Repricing surge boosts demand for U.S. second-lien loans

NEW YORK (Reuters) - The repricing wave that has swept through the US leveraged loan market is gathering momentum in the riskier second-lien market as tumbling institutional term loan yields open the door to issuers seeking to cut borrowing costs further down the capital structure.

The Goodyear Tire and Rubber Co. company logo is seen in Westminster, Colorado August 27, 2013. REUTERS/Rick Wilking/File Photo

Second-lien loans, which have second claim over assets in a bankruptcy situation, are usually considered riskier and more expensive than their first-lien counterparts. But the relentless downward pressure on first-lien pricing has already pushed second-lien yields to a two-year low.

The average yield on second-lien term loans has fallen to 9.92%, the lowest level since 2Q15, according to Thomson Reuters LPC data.

Luxury fitness center Equinox Holding is taking advantage of market conditions and finalized a US$1bn credit facility on Thursday that refinances existing first- and second-lien debt. Equinox successfully cut the spread on a US$200m second-lien term loan to 700bp over Libor, 50bp tighter than launch guidance, as well as cutting the pricing on an US$800m first-lien term loan to 325bp over Libor, which saved 25bp on initial guidance.

Tire maker Goodyear also repriced its US$400m second-lien term loan via JP Morgan at 200bp over Libor with a 0% floor after being guided in the 200bp-225bp range.

The deal includes a step-down to 175bp over Libor when total net leverage drops to 1.25 times.

The crush of institutional capital flowing into the loan market in search of higher returns is boosting appetite for second-lien paper which is junior to first-lien term loans and still offers investors some additional income in a market where yields have otherwise collapsed.

Junk-rated companies have been lining up in record numbers to slash interest costs on senior debt since the second half of 2016, taking advantage of the massive supply demand imbalance in the U.S. leveraged loan market. The average yield on first-lien institutional term loans has dropped precipitously, hitting 4.52% so far in the first quarter, the lowest level since 2004.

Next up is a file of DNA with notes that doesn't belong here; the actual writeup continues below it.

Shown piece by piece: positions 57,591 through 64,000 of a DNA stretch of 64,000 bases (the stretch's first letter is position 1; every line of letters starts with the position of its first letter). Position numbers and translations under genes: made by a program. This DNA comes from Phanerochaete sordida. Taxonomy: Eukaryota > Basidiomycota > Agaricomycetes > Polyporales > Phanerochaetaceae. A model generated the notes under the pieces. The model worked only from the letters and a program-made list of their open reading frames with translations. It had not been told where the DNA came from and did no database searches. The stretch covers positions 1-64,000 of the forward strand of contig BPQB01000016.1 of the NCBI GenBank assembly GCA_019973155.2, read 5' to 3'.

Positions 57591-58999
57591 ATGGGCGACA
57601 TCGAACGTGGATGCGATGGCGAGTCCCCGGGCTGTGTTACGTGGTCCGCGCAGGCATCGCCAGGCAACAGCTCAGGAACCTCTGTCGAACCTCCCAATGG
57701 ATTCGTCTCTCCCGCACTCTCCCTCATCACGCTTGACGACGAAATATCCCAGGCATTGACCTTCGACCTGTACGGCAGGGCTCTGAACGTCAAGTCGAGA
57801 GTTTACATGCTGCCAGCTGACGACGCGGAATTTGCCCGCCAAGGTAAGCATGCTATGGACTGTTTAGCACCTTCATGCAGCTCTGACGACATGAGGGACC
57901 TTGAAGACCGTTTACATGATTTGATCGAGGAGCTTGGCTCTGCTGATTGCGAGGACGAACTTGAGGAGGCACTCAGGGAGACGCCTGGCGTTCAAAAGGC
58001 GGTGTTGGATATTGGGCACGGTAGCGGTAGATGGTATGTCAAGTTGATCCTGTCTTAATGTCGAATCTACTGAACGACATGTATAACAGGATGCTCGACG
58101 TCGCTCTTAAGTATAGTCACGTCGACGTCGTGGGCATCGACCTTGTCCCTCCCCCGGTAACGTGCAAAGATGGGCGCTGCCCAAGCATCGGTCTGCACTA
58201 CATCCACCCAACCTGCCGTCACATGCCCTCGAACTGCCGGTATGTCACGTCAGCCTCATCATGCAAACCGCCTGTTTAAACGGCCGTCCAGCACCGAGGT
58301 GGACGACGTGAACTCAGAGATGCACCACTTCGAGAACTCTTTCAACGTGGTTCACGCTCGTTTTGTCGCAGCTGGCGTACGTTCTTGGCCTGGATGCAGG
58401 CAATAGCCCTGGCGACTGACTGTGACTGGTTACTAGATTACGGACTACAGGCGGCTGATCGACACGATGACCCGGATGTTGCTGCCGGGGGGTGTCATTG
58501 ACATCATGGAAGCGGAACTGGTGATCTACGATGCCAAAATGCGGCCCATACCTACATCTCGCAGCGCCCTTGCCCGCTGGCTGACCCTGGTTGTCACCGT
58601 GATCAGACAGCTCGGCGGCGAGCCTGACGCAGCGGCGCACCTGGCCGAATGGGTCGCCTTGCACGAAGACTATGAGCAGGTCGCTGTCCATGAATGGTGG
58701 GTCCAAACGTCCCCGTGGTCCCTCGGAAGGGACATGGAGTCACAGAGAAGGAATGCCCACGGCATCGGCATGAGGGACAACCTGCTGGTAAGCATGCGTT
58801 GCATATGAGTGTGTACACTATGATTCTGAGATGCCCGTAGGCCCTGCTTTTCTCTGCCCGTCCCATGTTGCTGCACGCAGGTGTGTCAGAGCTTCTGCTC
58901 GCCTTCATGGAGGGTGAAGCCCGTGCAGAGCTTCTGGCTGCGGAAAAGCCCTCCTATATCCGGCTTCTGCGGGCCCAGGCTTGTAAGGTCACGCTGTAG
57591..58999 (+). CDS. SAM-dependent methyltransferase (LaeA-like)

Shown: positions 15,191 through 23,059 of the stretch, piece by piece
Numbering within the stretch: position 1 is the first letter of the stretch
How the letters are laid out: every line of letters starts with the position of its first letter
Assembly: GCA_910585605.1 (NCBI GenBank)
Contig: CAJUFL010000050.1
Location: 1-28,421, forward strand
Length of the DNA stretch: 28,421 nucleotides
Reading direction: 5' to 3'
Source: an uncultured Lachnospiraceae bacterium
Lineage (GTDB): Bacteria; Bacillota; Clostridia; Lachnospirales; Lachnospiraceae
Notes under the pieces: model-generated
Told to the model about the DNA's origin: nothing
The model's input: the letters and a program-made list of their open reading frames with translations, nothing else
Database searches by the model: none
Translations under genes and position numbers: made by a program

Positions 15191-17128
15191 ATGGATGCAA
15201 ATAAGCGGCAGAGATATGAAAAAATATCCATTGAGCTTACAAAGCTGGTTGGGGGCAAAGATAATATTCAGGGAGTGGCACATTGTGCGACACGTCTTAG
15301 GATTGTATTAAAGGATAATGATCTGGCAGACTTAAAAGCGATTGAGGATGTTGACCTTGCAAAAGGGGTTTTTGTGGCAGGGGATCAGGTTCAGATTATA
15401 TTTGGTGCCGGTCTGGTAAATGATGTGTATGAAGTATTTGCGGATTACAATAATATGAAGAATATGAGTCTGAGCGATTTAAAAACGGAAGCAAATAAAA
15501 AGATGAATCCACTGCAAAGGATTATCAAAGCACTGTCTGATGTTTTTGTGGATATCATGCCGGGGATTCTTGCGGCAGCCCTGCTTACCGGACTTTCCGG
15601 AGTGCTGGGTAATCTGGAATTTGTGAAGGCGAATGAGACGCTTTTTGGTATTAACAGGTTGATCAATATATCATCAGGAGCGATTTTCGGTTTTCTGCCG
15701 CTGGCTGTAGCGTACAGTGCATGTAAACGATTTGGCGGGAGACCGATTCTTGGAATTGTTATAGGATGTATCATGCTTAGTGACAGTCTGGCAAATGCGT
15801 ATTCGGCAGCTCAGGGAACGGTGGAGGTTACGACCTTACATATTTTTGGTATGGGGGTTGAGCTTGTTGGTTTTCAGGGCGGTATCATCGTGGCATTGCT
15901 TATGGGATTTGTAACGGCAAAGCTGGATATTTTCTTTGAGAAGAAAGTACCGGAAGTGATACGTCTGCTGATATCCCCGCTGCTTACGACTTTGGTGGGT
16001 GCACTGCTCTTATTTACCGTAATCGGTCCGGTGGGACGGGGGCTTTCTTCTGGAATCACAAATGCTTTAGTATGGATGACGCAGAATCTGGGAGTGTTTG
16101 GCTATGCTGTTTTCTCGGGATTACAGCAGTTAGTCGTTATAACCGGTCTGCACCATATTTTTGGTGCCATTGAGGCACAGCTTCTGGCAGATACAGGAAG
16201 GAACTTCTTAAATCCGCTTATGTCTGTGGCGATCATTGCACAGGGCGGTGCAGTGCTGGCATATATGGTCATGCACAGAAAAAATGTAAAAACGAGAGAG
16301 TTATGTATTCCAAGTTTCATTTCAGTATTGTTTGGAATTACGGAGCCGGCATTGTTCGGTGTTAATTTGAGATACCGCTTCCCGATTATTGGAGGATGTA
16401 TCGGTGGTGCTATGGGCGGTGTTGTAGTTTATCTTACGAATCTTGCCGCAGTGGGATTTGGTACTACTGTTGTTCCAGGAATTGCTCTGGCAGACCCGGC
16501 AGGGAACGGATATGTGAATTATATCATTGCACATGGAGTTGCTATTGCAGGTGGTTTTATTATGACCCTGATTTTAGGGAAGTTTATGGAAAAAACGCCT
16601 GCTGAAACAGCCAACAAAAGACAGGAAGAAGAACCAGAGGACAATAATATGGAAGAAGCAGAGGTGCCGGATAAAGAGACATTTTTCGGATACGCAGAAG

Second-lien issuance has been solid this year, with US$4.15bn of new money and refinancing completed year-to-date. This is more than double the US$1.54bn booked in the first quarter of 2016, but roughly half that of the US$8.59bn recorded in the fourth quarter of 2016 when demand accelerated.


The abundance of capital and competitive hunt for yield in U.S. middle market lending as well as a lack of volatility is increasing the appeal of second-lien for mid-sized U.S. issuers, and curbing the ability of alternative debt capital providers to win mandates for unitranche loans, lenders said.

A recent Thomson Reuters LPC survey of middle market lenders found that 42% of respondents said sponsors favor a first-lien and second-lien structure today, while 27% said the unitranche is the preferred structure. This is a significant shift from a year ago when half of the respondents said sponsors favored unitranche.

“It makes sense to put in a tranche of second-lien debt into a buyout,” said one middle market investor of the current market. “The higher cost debt can be taken out if the company performs well.”

Unitranche loans provide borrowers with both senior and subordinated debt in the form of one credit instrument at a blended cost of capital. The structure is more expensive - yielding on average approximately 8%-9% - but provides more certainty, which sponsors prefer in more volatile markets when capital flows less freely.

“Second-lien offers the flexibility to take out the higher cost debt later. With unitranche loans you have to refinance the whole facility,” a middle market investor said.

Although second-lien lending is currently resurgent, volume is expected to continue to ebb and flow in line with market volatility and investors’ appetite for risk, which is currently high with relatively low returns on offer elsewhere.

“The second-lien market will continue to go up and down,” the investor said. “It’s the hardest to sell when markets turn volatile.”

Reporting by Leela Parker Deo; Editing By Tessa Walsh